In 2014 I was lucky enough to take my kids on a whirlwind tour of Tasmania. When I was planning the trip, though, it wasn’t Cradle Mountain that was top of my priority list. It was the magnificent Tarkine (known as Takayna in the Palawa Kani language).
I’d heard for years that the Tarkine / Takayna was known as one of the last truly wild places on earth and that mind-bogglingly, it was under threat from unsustainable logging, mining, and recreational off-roading.
This was a place I had to show my kids before it was too late, and it didn’t disappoint. They still talk about it now.
Four years later, it’s still very much under threat. Off-road vehicles are destroying sections of the coastal landscape and their irreplaceable Aboriginal heritage, large tracts of ancient rainforest are being clear-felled for woodchips, which destroys essential habitat for Wedge-tailed Eagles, White Goshawks, quolls, wombats, platypuses, the Giant Tasmanian Freshwater Crayfish. This is one of the only remaining strongholds for the Tasmanian Devil. Right now, 90 per cent of the Tarkine / Takayna is under mining tenure.
The Australian Heritage Council has found the area to be of outstanding heritage value. They’ve recommended it be given Heritage protection, but governments have thus far refused to take action.
This is why the Bob Brown Foundation and outdoor brand Patagonia have partnered on a campaign to protect this incredible place. As part of their campaign, they’ve produced a film called TAKAYNA which documents the threats facing this wild place and raising awareness of the importance of saving it. Scroll down to watch the full movie or to find film tour dates, times and locations (and to find out what you can do to help).
I was lucky enough to be able to ask Dr Bob Brown a few questions about the campaign and how we can help protect our wild places. Here’s what he had to say.
Bob, you’ve been fighting to protect the Tarkine for decades. Tell us why you think it’s such a special place?
The Tarkine is 450 hectares of northwest Tasmania containing Australia’s biggest temperate rainforest across which blows the world’s cleanest air.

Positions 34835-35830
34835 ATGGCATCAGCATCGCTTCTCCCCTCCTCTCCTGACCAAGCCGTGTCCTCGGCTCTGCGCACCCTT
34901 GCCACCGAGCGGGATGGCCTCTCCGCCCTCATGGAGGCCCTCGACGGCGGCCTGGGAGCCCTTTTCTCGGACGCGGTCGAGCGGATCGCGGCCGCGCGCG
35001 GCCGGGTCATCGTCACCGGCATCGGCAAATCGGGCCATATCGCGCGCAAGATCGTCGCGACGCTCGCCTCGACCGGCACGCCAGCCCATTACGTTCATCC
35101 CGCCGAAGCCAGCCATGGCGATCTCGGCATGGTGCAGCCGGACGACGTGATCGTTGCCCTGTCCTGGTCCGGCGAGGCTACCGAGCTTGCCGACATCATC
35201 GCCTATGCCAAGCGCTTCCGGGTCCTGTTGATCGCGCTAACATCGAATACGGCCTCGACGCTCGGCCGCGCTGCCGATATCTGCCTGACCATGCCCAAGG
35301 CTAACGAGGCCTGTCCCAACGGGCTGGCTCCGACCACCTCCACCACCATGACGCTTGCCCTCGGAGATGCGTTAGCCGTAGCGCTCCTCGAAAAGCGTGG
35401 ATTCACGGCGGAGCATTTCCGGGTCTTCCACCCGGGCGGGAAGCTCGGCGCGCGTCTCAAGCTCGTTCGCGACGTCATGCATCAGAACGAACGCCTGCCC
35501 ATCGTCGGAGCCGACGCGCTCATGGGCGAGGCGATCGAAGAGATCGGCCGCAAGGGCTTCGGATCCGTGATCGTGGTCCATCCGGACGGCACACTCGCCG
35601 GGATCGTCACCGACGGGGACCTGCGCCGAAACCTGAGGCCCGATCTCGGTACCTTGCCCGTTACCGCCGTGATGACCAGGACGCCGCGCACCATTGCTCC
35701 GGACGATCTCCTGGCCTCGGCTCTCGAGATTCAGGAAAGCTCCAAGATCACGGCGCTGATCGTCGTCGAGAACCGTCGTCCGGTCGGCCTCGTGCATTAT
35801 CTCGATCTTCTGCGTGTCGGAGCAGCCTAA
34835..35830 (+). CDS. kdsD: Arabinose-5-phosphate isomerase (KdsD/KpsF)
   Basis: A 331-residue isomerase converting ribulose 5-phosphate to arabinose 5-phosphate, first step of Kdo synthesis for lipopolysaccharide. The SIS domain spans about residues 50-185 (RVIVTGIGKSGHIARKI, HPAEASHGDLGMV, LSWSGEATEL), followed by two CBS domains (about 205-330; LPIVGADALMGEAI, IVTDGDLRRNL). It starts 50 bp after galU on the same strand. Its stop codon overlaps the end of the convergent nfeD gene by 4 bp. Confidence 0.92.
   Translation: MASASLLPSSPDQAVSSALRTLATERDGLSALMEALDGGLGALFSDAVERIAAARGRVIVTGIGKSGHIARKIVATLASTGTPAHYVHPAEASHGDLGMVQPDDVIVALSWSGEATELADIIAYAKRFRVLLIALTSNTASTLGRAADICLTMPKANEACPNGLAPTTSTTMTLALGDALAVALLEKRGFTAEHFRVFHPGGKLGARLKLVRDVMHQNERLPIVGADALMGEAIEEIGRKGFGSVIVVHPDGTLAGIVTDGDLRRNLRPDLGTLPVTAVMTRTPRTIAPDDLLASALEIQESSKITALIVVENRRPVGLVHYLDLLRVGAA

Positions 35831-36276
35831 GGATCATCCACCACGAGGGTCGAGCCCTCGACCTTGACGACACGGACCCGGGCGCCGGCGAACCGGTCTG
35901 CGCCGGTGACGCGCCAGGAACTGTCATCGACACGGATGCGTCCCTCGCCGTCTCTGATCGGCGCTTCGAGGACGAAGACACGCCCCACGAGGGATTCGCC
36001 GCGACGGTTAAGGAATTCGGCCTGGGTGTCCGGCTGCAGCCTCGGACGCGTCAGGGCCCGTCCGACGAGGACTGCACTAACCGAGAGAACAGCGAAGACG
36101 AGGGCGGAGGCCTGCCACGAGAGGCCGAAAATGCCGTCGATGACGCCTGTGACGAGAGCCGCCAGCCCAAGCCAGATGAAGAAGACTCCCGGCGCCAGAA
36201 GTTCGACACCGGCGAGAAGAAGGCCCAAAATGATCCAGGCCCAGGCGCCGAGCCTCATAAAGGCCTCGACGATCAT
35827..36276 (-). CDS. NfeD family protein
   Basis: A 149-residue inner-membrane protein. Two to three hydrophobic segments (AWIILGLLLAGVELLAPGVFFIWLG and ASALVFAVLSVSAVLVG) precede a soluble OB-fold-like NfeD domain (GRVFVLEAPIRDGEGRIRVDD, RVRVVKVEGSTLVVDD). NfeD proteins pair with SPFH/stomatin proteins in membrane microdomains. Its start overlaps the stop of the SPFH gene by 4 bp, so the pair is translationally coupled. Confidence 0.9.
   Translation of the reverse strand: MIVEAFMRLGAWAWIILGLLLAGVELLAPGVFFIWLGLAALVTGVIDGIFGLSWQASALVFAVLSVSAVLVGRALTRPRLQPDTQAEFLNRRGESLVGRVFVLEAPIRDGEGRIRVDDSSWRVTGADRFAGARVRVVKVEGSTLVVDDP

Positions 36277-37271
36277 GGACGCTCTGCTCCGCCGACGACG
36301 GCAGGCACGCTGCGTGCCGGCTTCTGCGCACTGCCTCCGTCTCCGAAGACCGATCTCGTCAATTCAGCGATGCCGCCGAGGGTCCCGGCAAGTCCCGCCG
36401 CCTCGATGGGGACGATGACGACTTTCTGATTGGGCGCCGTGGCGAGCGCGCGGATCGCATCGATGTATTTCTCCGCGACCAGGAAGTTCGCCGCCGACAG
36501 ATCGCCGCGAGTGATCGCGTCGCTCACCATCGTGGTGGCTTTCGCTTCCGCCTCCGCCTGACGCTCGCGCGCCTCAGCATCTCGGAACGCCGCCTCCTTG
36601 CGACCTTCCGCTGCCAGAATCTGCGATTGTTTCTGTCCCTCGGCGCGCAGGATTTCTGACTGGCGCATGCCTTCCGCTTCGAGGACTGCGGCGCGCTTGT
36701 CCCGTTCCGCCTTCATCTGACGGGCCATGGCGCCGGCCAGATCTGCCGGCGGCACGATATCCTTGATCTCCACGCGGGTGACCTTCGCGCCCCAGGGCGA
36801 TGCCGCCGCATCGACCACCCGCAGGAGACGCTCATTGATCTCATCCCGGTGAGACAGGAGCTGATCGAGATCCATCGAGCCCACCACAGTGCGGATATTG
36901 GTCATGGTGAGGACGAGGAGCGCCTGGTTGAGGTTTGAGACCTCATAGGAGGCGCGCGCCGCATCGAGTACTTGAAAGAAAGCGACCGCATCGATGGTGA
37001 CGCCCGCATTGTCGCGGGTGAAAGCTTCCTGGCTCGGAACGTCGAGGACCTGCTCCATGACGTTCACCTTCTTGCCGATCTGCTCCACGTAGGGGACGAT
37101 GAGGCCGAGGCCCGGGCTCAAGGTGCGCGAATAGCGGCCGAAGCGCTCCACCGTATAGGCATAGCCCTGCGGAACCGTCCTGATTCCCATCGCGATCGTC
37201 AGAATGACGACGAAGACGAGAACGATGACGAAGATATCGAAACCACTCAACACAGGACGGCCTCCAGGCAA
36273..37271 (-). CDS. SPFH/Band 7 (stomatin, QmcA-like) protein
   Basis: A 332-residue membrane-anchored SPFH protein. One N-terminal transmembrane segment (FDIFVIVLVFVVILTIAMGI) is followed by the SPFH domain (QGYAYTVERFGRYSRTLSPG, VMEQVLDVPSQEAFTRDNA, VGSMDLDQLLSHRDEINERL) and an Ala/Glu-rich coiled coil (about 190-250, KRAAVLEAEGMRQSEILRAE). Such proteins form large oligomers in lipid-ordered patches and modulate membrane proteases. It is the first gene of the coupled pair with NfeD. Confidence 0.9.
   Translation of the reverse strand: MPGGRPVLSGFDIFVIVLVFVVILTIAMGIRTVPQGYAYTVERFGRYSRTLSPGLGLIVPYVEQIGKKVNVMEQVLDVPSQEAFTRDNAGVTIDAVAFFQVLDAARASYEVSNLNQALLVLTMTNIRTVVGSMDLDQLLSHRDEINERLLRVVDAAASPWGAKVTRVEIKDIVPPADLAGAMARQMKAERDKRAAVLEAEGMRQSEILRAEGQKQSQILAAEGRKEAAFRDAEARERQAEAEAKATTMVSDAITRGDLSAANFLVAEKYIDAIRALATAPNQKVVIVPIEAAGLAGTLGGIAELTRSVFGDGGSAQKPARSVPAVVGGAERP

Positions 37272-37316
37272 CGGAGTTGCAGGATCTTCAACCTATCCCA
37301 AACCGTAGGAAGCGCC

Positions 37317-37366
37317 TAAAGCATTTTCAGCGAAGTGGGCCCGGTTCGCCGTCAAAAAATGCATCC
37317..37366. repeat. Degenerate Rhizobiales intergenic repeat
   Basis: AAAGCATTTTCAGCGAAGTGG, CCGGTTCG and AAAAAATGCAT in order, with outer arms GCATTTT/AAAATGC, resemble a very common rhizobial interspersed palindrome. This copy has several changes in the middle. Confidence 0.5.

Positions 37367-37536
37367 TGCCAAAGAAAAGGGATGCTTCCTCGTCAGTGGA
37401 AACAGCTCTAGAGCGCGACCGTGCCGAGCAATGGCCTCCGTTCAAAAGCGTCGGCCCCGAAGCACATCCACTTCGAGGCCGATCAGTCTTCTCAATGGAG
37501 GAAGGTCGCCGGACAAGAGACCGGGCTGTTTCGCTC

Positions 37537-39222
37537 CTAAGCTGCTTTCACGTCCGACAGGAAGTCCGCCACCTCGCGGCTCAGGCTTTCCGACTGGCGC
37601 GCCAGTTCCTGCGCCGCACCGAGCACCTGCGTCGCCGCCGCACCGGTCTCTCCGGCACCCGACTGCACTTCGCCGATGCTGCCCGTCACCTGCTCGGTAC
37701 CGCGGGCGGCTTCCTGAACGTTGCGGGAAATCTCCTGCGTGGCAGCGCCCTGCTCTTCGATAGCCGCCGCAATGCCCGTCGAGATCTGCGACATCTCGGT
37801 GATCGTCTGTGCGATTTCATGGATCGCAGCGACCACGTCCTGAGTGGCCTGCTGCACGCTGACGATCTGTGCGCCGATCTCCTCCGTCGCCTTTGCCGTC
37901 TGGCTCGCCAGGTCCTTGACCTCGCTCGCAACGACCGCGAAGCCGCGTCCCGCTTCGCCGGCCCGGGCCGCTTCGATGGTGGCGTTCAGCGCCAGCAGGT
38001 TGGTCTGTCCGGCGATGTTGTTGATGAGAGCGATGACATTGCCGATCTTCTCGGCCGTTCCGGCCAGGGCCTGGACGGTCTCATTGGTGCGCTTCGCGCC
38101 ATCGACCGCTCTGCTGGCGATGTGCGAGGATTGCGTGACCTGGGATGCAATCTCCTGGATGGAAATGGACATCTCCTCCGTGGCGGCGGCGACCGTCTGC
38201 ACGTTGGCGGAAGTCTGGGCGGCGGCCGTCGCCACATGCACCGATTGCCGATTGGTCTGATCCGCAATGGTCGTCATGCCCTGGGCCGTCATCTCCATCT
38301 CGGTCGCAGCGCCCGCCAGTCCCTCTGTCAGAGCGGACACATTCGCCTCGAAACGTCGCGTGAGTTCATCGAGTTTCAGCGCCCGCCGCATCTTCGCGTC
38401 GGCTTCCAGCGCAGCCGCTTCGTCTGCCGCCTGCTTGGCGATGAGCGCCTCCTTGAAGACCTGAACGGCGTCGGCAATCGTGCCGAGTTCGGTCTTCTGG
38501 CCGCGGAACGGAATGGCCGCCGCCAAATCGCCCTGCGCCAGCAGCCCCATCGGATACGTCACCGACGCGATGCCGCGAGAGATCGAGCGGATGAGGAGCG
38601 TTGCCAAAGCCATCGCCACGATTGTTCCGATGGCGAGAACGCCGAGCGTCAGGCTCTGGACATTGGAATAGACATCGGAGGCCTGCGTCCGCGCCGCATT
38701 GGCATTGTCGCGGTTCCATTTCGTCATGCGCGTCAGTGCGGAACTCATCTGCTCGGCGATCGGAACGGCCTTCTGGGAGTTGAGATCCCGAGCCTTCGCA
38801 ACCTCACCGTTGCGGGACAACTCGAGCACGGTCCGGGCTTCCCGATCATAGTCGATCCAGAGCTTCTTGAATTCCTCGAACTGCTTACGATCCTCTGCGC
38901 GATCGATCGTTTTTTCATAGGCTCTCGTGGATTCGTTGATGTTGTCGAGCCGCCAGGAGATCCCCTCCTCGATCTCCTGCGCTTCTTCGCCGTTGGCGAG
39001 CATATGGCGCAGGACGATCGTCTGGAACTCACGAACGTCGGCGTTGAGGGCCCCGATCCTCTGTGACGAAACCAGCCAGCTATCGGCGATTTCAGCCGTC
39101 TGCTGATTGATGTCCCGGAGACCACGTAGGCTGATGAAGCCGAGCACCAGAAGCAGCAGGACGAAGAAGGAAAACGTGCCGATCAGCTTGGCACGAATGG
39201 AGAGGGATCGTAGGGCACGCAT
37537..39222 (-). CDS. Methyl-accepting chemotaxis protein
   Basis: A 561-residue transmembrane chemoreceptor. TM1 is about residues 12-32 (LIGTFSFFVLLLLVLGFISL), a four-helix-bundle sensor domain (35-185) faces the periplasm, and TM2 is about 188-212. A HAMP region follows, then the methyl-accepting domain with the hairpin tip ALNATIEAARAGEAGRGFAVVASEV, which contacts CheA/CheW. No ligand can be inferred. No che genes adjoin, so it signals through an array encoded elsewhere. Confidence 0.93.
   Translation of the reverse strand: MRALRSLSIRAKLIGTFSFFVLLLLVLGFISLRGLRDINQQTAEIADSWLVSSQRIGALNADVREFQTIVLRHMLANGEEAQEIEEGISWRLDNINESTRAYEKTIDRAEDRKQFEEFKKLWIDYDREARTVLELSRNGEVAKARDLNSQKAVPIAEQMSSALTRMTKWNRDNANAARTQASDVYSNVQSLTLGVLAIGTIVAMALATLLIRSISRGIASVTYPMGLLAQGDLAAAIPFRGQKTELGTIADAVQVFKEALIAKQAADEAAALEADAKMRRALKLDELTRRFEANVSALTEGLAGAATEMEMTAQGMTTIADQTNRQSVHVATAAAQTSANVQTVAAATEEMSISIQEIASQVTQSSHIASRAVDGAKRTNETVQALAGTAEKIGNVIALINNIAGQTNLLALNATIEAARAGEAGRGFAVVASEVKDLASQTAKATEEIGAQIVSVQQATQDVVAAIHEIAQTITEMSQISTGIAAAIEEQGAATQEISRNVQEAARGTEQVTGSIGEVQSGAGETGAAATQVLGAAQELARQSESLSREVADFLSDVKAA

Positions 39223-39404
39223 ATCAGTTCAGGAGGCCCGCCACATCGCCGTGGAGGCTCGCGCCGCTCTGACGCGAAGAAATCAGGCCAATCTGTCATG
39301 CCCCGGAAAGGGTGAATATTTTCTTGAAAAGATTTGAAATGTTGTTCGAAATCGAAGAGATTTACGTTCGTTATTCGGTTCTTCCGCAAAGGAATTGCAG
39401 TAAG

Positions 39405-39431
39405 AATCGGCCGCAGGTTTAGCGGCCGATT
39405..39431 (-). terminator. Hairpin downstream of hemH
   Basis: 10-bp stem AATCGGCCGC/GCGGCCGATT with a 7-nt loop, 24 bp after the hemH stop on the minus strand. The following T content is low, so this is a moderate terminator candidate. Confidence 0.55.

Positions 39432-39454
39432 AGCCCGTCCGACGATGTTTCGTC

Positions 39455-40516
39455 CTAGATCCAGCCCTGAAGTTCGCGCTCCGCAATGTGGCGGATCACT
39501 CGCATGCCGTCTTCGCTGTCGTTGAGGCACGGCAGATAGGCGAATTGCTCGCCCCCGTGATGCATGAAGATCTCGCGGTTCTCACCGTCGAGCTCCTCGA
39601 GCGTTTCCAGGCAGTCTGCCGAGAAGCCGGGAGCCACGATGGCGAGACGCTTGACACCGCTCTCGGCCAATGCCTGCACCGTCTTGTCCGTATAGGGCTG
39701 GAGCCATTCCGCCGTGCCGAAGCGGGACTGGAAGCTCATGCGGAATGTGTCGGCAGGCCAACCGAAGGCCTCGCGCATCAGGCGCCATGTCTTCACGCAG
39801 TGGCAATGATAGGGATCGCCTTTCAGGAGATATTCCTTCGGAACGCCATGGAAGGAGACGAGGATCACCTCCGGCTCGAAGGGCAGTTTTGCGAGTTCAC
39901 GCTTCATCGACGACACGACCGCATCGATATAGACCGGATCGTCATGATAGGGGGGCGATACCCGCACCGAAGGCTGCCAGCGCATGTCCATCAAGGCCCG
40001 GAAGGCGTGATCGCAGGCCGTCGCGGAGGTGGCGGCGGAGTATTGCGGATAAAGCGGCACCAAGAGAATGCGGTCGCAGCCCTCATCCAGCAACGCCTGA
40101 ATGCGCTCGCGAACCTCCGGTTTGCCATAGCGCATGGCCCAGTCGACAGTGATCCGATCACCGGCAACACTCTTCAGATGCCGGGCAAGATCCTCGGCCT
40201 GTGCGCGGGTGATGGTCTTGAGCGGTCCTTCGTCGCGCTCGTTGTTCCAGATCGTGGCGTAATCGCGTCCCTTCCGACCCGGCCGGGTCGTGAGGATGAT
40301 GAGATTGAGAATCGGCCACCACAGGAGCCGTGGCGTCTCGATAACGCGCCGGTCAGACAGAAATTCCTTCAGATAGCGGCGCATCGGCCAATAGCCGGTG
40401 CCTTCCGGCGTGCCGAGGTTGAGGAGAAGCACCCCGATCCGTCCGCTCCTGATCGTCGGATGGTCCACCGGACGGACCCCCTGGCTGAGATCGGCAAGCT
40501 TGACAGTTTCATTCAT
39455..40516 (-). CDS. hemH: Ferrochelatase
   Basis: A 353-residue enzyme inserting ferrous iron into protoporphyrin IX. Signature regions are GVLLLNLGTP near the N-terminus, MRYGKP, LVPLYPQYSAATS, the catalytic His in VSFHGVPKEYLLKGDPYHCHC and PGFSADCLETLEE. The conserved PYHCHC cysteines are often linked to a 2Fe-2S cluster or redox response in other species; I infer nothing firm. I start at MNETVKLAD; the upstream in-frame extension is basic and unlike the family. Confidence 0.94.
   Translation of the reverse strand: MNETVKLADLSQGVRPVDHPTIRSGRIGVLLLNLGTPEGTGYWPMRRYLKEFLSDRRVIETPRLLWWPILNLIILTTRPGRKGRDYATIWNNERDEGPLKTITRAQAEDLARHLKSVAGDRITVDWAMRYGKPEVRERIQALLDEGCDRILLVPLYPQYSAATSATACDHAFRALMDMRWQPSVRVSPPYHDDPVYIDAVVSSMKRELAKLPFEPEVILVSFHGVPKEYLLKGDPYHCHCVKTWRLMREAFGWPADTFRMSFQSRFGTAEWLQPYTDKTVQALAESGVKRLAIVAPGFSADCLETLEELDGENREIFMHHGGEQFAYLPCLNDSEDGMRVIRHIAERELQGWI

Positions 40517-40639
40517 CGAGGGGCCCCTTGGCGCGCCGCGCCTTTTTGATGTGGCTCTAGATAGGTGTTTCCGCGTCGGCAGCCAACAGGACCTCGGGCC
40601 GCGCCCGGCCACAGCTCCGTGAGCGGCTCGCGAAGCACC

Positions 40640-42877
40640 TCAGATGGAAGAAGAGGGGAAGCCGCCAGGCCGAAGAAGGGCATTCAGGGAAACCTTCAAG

Its wild, remote coastline hosts thousands of birds which migrate from Siberia and Alaska. This coast is studded with Aboriginal sites such as rock carvings and middens with rock tools. The forests and rivers harbour dozens of rare creatures including the Tasmanian devil, world’s largest freshwater crayfish, giant wedge-tailed eagle and Tasmanian masked owl.
This is southern Australia’s largest unprotected wilderness. But it is being serially degraded by mining, logging and off-road vehicles.
Lori and our Fairy Princess (in her element) taking on the Whyte River Walk in the Tarkine / Takayna
How did your partnership with Patagonia come about?
For decades I have watched Patagonia, in far southern Chile, being bought up and protected by ethical companies like Patagonia. This has been inspiring. When Patagonia, which puts one per cent of its global turnover into environmental campaigns, contacted us a few years back about the Tarkine campaign I was delighted.
Patagonia’s staff are on the lookout for special environmental campaigns and spotted the Tarkine campaign as one to get behind. Famed mountaineer Rick Ridgeway, now making a second trip here to promote their film TARKAYNA, is an outdoors adventure legend and totally committed to saving Earth’s last great wild places.
The increasing popularity of Instagram and of travel blogs is often cited as the cause of increased visitor numbers to many of our wild places, drawing criticism from environmentalists. What are your thoughts on this? Aren’t social media platforms like these actually playing a part in protecting places like the Tarkine by drawing more visitors?
This is an old dilemma: how to protect wild and remote places while keeping them wild and remote. But there is the test: is the blog going to give back to the environment or is it simply anthropocentric? Is it more about the exploits of the visitors than the sanctum of nature?
Our foundation’s guide to the Tarkine called Tarkine Trails is there to get people to the Tarkine because we know that to go there is to want to fight for it. But it is not about conquering the most remote and fascinating corners of this vast wild and scenic areas: it is about saving the Tarkine and its natural and Aboriginal heritage. We are campaigning AGAINST governments opening off-road vehicle tracks on the sensitive Tarkine coastline.
What’s the best thing my readers can do today, to help protect the Tarkine?
- Plan to go there, because to go there is to want to save it.
- Contact your local federal MP and ask her or him what they are doing to save this magical piece of Australia’s heritage.
- Make a donation. It’s tax-deductible and we will put it to good use in a campaign we are set to win – having the Tarkine included in the Tasmanian Wilderness World Heritage Area and returned to the Aboriginal people of Tasmania.
They’re also currently running a petition to put pressure on government to protect the Tarkine / Takayna. At the very least, you need to sign this petition. But I think Bob’s first suggestion for how to help protect this place is best – plan to go there. He speaks the truth. Once you experience it, you will absolutely want to protect it.
The film I’ve mentioned above, TAKAYNA, is well worth a watch. It’s now available in full online but is also touring so if you want to contribute to the cause by attending a screening. Find out dates, times and locations here. Here it is if you’re happy to watch online…
Got any thoughts on the fight to save the Tarkine? Feel like expressing your love for this beautiful slice of Australia? If you have any stories, updates or corrections, please let us know by commenting below.